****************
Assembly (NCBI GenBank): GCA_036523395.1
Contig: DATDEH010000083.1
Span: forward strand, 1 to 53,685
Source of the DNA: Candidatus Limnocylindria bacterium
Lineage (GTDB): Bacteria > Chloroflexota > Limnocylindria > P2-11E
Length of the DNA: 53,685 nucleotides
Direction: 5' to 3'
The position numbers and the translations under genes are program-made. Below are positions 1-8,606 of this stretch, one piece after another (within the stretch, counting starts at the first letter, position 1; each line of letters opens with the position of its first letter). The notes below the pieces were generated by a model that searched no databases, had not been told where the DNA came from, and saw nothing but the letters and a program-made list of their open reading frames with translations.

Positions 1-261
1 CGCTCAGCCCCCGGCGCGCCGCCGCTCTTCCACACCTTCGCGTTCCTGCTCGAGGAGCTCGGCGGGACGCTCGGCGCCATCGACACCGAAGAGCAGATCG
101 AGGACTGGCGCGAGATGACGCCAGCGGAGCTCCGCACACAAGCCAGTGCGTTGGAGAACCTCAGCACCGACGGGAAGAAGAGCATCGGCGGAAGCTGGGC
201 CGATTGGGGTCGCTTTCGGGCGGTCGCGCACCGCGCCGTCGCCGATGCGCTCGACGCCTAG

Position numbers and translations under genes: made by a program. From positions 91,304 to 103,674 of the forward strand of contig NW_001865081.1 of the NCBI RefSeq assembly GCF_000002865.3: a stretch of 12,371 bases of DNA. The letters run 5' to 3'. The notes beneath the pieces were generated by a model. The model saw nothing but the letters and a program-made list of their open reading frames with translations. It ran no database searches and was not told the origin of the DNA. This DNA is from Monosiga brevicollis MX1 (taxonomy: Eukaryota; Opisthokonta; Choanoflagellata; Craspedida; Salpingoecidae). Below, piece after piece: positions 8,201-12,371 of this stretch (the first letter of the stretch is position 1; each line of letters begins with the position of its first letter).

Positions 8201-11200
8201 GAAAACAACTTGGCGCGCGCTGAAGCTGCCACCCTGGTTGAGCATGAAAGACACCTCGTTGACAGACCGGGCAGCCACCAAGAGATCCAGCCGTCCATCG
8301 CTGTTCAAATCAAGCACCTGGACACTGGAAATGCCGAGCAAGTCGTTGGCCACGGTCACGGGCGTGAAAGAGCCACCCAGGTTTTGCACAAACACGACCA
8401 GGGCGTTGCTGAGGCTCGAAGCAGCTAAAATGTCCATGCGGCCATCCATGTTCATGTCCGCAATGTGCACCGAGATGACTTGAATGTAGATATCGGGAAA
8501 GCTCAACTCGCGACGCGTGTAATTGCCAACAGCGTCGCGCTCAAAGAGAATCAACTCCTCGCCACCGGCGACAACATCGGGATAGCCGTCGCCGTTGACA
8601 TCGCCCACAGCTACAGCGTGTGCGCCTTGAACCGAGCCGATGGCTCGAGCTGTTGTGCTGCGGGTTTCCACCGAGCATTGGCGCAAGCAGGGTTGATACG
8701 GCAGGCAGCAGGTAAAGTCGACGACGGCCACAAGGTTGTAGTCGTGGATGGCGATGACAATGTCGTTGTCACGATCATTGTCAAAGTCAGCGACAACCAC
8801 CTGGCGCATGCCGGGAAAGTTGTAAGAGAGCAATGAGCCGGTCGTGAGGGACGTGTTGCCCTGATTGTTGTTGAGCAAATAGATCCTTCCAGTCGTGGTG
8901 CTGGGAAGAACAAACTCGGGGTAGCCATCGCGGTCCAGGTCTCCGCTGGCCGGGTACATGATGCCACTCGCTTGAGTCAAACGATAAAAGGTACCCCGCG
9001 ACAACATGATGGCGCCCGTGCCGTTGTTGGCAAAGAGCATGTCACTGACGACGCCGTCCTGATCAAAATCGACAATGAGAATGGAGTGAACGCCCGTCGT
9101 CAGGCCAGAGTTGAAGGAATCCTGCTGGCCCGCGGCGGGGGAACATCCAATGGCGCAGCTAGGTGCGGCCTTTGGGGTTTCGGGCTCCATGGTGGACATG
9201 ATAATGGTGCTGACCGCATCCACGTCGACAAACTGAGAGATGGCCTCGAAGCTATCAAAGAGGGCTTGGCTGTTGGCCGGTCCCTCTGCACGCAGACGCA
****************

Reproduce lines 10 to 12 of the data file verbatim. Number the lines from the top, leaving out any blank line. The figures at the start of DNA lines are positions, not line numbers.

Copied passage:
1 CGCTCAGCCCCCGGCGCGCCGCCGCTCTTCCACACCTTCGCGTTCCTGCTCGAGGAGCTCGGCGGGACGCTCGGCGCCATCGACACCGAAGAGCAGATCG
101 AGGACTGGCGCGAGATGACGCCAGCGGAGCTCCGCACACAAGCCAGTGCGTTGGAGAACCTCAGCACCGACGGGAAGAAGAGCATCGGCGGAAGCTGGGC
201 CGATTGGGGTCGCTTTCGGGCGGTCGCGCACCGCGCCGTCGCCGATGCGCTCGACGCCTAG